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Theses Doctoral

The Role of Relatedness and Expressive Flexibility In the Prediction of Complicated Grief

Brooker, Monica

The current study explores the association between expressive flexibility, attachment, interpersonal dependency, and complicated grief among a sample of middle-aged bereaved adults. A relatedness framework, which encompasses specific and more generalized relational interpersonal behaviors, was utilized to broaden the frame of inquiry. This study represents one of the first systematic efforts to examine conjointly attachment and dependency behaviors in a middle-aged bereaved population. It is also one of the first empirical explorations of the association between dependency and expressive flexibility. The Experiences in Close Relationships - Revised questionnaire (ECR-R; Fraley, Waller, and Brennan, 2000) was employed to derive anxious and avoidant attachment schemas. Adaptive and maladaptive interpersonal dependence were measured utilizing the Relationship Profile Test (RPT; Bornstein and Languirand, 2003). Participants were asked to express, suppress, or behave normally to evocative images. Observer ratings of participants' responses were used to measure expressive enhancement and suppression ability. Results indicated a significant association between expressive flexibility factors, attachment, and complicated grief, and more notably a relationship between dependency and complicated grief. Results also revealed adaptive dependence (i.e., healthy dependency) as the strongest predictor of complicated grief, above and beyond attachment related anxiety and avoidance. The data also suggested that expressive enhancement ability moderates the relationship between healthy dependency and complicated grief, such that the interaction between low expressive enhancement ability and low healthy dependence predict significantly increase the likelihood of complicated grief. Taken together, the findings of this study suggest the importance of including expressive flexibility and dependency factors in understanding complicated grief. The clinical implications of these findings are also discussed.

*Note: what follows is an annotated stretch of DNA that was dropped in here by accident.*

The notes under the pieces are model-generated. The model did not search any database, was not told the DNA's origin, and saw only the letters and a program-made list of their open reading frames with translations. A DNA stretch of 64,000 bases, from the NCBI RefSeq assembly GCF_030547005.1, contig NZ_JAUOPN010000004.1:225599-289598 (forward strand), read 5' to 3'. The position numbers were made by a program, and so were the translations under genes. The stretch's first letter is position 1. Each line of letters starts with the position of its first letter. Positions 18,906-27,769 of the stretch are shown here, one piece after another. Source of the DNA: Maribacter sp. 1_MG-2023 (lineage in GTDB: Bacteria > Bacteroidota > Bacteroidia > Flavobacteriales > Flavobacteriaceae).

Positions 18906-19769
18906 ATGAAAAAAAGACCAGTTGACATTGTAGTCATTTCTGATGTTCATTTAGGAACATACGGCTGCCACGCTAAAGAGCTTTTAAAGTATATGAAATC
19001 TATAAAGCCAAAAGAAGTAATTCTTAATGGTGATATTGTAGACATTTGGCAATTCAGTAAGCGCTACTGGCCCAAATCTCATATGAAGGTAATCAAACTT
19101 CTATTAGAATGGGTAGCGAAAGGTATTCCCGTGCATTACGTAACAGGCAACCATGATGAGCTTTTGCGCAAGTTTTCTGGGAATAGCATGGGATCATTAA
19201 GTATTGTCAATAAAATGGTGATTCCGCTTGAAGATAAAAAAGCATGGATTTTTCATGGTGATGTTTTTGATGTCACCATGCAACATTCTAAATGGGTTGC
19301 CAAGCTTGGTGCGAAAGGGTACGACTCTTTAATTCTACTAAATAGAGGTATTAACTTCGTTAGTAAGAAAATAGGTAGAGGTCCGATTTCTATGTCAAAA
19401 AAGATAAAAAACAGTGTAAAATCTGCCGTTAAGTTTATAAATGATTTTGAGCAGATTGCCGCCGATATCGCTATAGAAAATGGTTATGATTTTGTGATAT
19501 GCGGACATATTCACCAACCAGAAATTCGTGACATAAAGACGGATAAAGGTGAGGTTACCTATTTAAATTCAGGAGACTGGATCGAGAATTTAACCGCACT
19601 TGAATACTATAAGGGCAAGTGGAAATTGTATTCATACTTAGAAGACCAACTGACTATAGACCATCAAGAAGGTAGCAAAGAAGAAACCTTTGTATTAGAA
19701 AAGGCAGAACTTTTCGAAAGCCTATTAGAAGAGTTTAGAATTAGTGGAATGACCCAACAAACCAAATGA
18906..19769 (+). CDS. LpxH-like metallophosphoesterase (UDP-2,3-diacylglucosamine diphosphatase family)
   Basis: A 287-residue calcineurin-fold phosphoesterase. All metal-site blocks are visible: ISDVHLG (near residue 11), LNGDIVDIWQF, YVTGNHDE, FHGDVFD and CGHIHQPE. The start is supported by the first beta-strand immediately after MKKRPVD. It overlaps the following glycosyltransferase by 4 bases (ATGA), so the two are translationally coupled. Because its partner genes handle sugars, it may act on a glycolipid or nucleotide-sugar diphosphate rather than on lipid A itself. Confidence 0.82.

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More About This Work

Academic Units
Clinical Psychology
Thesis Advisors
Bonanno, George A.
Degree
Ph.D., Columbia University
Published Here
September 13, 2013